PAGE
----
1 Robert Morris, “The Present Tense of Space,” Art in America, January 1970, p. 79.
3 Malraux, quoted in Geraldine A. Johnson, “Introduction,” in Johnson, ed., Sculpture and Photography: Envisioning the Third Dimension, Cambridge, University of Cambridge Press, 1998, p. 2.
4 Quoted by Roxana Marcoci in The Original Copy: Photography of Sculpture, 1830 to Today, exh. cat., New York, Museum of Modern Art, 2010, p. 12. “The Original Copy” exhibition raised provocative issues regard- ing the relationship between photography and its objects and was instrumental to me in the writing of this essay.
5 Rachel Harrison, “Rachel Harrison and Nayland Blake,” Bomb 105, Fall 2008, available at bombsite.com.
6 Among the notable recent shows that have included these art- ists and/or others engaged in the conceptual aspects of photography were “New Photography 2009” (2010) at the Museum of Modern Art in New York, featuring six young photographers with a studio-based practice, and “The Anxiety of Photography” (2011), an overview of 18 artists at the Aspen Museum of Art.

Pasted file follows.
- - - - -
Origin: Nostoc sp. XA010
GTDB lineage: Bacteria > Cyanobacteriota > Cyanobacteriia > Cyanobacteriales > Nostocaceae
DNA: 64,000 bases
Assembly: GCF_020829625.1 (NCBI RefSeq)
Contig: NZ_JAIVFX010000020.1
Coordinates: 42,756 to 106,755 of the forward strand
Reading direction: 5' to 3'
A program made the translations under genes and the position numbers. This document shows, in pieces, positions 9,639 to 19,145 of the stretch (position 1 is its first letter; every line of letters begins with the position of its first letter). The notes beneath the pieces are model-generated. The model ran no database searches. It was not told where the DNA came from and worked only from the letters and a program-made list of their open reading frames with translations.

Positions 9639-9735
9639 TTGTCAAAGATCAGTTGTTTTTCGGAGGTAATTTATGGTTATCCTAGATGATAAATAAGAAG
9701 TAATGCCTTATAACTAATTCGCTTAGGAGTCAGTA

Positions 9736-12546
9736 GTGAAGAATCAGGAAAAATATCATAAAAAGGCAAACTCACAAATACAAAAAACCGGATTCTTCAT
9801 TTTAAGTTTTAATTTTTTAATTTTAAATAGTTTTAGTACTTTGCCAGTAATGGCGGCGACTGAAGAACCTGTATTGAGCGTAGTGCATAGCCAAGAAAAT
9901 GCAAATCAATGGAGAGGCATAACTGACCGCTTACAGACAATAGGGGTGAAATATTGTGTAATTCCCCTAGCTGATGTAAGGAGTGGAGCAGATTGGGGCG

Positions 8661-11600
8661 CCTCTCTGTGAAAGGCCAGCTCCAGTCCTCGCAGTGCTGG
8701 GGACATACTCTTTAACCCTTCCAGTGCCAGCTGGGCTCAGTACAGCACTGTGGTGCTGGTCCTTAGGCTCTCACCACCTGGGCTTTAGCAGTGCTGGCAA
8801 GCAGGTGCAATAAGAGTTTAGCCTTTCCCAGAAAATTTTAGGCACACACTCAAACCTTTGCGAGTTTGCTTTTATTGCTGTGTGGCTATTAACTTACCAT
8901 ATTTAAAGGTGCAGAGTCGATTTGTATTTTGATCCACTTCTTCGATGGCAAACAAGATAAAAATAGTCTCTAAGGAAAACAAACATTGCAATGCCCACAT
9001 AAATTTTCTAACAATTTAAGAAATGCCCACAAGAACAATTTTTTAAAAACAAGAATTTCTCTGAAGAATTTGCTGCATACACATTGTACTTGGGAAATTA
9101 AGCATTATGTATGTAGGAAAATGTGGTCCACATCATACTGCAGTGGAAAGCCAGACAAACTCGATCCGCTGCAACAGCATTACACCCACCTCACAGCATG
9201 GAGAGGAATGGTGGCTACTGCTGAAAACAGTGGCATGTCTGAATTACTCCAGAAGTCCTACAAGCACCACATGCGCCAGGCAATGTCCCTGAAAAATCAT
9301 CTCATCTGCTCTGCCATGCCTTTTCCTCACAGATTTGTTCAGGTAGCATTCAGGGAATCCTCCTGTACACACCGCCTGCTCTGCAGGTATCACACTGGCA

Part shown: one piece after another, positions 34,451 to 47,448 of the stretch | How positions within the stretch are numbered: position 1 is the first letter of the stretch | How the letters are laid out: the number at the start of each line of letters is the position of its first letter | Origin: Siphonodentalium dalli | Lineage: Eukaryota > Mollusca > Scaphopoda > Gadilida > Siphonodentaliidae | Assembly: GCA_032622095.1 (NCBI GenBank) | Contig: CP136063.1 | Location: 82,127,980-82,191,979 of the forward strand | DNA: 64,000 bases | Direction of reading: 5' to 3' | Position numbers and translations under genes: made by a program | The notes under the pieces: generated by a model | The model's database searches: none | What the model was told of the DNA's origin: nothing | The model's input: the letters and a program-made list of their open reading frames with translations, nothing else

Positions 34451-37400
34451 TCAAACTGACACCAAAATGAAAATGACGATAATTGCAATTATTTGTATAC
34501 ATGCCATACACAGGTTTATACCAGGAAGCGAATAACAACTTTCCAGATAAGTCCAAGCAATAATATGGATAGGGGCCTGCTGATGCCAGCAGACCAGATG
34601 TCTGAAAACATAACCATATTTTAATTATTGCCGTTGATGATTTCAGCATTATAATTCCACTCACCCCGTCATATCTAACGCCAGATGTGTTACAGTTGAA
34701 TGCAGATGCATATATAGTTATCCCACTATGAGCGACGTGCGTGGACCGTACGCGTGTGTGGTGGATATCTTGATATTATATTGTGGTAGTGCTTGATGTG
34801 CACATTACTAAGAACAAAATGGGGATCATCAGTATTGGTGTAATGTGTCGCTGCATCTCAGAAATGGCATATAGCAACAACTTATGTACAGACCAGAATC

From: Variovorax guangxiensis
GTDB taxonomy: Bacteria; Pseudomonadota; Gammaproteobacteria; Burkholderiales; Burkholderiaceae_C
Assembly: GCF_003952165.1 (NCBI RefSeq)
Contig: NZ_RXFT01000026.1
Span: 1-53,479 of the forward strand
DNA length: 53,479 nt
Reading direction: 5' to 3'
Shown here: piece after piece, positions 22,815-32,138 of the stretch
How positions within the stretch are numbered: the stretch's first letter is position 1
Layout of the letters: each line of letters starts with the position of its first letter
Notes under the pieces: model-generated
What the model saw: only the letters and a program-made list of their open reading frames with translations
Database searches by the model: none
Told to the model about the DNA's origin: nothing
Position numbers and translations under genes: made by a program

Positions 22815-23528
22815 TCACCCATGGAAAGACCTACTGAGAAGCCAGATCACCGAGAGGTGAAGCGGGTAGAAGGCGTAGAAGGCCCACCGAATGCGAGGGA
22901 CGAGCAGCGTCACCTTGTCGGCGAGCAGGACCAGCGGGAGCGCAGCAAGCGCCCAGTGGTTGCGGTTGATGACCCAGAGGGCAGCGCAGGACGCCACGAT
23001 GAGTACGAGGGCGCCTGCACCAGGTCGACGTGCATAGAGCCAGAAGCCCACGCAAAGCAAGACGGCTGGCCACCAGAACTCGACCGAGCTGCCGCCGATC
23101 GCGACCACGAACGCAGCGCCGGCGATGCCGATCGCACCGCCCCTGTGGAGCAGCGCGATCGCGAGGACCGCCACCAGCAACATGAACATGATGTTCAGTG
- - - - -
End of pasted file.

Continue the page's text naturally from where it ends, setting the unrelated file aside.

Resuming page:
7 See, for example, Monroe Beardsley, Aesthetics from Classical Greece to the Present, Tuscaloosa, University of Alabama Press, 1975, p. 35. He writes, “Now it is essential to the notion of an image, or imitation, that it fall short in some way of its original; if the image were perfect—‘expressing in every point the entire reality’ of its object—it ‘would no longer be an image,’ but another example of the same thing (Cratylus 432; trans. Jowett).”
8 The show, curated by Andria Hickey, is titled “A Promise Is a Cloud.”
9 Emma Allen, “The New Collage: How Photographers Are Rewriting Our Stories,” Modern Painters, November 2010, available at artinfo.com.
10 Quote from an online video produced in conjunction with “New Photography 2009” at the Museum of Modern Art, available at moma.org.
11 Samuel Beckett, “Proust” (1931), in Proust and Three Dialogues with George Duthuit, London, Cadler, 1965, p. 23.
CLAIRE BARLIANT is a New York-based art critic.